Fun with the VDA 7.6 & HDX Encoding

The Citrix Virtual Delivery Agent. The VDA. The piece of technology that bring many of our Citrix products to life and allows us to delivery resources to our end users. Without it, our Citrix environment simply wouldn’t function. So we love it, right? Well yeah. But in that same breath you can also come to hate it. Especially when it goes wrong.

Last year, we undertook a project to upgrade all our persistent Windows 7 VDI from the VDA 5.6 to the VDA 7.6. With an environment that consisted of 35,000+ VM’s so this was never going to be an easy task.

I could write a short novel on all the issues that we encountered. From installation failures, to black screens, to application conflicts, something new always seemed to crop up with each deployment. And when it did go wrong, there was a lot of manual intervention involved. Even if we had a deployment success rate of 95%, on a batch of 1000 VM’s, that would mean 50 VM’s that were inaccessible and would impact the customer. Many hours were spent over countless weekends performing clean up and repair. Rather than delve in to all the various issues that we ran in to, I want to focus instead on one interesting problem that came up towards the start of the project as this might be something that others could easily overlook, just like we did. All the VM’s were running the VDA 5.6 and they were residing on a XenDesktop 7.1 farm.

One of our first big deployments was to VM’s where the users were literally on the other side of the world to the datacentre hosting the clients. These users had complained of some performance issues and a pilot of the VDA 7.6 to some of them had reported a much more positive user experience, eliminating their performance issues. So over a couple of deployments of several hundred VM’s, the VDA 7.6 was pushed out and all the users were much happier. A happy ending, right? Well, not quiet. Right after the last deployment, the entire location started reporting latency and performance degradation again.

After a couple of hours of fruitless troubleshooting, we found out that the circuit that connects these users was running at 100% utilization. No wonder they were experiencing slow performance. And looking back over the previous couple of weeks, we were able to see that the bandwidth usage had started to climb exactly when we had started the VDA deployment.

So what was the cause of the increased bandwidth consumption? One of the first things that you would notice when you first run your VM after upgrading from the VDA 5.6 to the VDA 7.6 is that you now have Aero visual desktop effects enabled. These additional graphics features are going to consume a considerable amount of additional bandwidth. Using the following WMI query, we were able to see that the Desktop Composition Redirection display mode was in use. This can also be done with the HDX monitor. You can find instructions on using both the WMI queries and the HDX Monitor here and some really good information about the different display options here.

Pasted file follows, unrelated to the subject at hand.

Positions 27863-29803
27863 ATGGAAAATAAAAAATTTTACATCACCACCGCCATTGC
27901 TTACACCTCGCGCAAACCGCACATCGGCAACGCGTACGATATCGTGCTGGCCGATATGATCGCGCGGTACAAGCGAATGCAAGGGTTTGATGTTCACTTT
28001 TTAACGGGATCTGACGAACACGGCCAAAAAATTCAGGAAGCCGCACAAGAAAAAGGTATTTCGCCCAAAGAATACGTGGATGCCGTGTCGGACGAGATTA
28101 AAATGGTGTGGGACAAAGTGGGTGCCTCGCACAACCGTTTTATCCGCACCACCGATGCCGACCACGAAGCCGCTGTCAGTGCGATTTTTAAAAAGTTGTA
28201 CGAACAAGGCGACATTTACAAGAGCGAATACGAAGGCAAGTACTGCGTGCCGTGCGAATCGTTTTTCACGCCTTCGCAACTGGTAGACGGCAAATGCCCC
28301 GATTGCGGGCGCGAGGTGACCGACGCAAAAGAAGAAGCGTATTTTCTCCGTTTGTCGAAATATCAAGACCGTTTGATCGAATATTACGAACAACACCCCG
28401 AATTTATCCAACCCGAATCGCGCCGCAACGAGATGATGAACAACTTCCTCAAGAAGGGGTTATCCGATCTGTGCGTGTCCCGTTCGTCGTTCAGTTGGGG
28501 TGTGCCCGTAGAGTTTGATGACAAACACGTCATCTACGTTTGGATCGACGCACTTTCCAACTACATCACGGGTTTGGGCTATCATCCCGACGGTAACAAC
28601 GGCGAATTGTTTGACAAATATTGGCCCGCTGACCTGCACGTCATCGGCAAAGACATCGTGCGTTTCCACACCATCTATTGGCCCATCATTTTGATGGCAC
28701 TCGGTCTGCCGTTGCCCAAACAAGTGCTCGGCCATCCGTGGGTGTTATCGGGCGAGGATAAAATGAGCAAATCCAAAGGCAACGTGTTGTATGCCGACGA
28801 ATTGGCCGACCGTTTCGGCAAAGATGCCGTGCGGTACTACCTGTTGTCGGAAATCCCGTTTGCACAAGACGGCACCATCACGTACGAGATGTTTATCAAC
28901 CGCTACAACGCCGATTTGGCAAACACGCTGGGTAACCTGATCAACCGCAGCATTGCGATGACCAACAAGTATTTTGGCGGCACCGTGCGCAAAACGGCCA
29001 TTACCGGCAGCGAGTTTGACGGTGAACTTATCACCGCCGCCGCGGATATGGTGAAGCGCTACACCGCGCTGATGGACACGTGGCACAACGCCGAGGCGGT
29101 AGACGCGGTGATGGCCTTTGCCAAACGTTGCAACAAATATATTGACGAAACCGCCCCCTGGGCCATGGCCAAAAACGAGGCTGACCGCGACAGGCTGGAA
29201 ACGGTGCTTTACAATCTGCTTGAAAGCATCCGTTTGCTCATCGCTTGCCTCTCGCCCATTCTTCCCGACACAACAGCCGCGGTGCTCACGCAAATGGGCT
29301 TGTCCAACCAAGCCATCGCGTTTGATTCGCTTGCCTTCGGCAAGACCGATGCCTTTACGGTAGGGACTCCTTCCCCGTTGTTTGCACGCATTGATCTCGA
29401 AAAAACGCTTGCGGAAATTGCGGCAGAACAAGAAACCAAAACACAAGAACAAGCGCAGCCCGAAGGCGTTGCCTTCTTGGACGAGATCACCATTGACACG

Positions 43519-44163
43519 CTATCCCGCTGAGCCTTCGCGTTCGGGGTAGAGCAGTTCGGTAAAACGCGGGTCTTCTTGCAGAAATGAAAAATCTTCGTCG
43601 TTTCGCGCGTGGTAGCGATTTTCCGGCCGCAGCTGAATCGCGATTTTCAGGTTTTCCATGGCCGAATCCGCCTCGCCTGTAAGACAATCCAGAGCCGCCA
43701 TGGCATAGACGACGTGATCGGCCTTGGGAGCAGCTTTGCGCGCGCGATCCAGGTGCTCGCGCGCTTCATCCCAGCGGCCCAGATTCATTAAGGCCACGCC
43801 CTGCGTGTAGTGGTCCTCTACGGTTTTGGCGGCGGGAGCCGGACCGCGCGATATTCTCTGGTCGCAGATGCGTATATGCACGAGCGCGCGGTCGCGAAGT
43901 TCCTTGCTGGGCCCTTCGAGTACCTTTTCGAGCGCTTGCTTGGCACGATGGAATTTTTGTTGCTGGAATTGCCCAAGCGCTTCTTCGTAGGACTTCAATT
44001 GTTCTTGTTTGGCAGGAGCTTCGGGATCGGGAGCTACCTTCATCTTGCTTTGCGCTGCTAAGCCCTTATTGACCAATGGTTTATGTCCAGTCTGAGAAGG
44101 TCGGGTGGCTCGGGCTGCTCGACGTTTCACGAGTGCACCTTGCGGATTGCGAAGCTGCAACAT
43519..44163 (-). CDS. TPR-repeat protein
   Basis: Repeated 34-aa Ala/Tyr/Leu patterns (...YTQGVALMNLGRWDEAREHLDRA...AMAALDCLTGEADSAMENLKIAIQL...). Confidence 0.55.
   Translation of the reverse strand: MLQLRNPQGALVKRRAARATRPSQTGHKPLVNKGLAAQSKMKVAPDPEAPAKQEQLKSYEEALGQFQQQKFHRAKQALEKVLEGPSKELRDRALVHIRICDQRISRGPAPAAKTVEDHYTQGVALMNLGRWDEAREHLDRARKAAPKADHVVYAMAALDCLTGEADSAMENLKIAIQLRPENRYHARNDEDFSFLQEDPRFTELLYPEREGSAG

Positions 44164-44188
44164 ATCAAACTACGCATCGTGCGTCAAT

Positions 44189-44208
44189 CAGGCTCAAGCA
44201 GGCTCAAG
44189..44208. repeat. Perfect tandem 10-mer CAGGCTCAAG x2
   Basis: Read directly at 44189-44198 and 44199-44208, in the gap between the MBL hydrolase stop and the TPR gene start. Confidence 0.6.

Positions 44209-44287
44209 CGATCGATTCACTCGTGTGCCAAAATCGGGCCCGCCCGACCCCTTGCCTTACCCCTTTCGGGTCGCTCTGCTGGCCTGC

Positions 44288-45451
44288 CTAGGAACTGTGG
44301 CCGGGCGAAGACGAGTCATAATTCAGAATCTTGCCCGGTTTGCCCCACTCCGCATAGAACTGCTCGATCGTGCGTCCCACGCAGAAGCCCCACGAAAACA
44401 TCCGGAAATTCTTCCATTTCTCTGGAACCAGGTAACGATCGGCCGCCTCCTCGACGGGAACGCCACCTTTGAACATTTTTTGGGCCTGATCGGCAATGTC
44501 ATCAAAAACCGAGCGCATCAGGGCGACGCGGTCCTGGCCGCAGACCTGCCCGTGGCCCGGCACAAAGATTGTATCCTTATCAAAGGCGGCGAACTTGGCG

WMI Query:
wmic /namespace:\\root\citrix\hdx path citrix_virtualchannel_d3d get /value

Results to check:

We found out that this is set to enabled by default in the XenDesktop policies. A quick policy change ensued and we waited for users to log off and on again overnight to see if the bandwidth consumption dropped. It did. But not as much as we were hoping for, it was still running above 85% utilization. Using the WMI queries, we found that VM’s were now using the H.264 display option. Depending on the Receiver version the end point is running, it would get a result for H.264 or H.264 Compatibility Mode.

WMI Query:
wmic /namespace:\\root\citrix\hdx path citrix_virtualchannel_thinwire get /value

Results to check:


The final option available to us was Legacy Graphics Mode which is not enabled by default in the XenDesktop policies. Indeed, this was actually the perfect use care for Legacy Graphics Mode. In the XenDesktop handbook, under the design section for HDX Encoding Method, it recommends this for WAN environments delivering Windows 7. One more quick policy change to enable Legacy Graphics Mode and the when users started to log on again, the bandwidth dropped dramatically again, right back to the level it had been at before we started the VDA 7.6 deployment.

This might be old news to some but it is something that can be easily overlooked, especially for those of use that support large enterprise environments where upgrades can’t happen overnight and we are only catching up on versions now. We have less than 100 VDI left in our VDA upgrade project, I guess it is time to start looking ahead to Windows 10 and what impact that will have on bandwidth. I’m sure that project will be just as much fun as the VDA 7.6 was…

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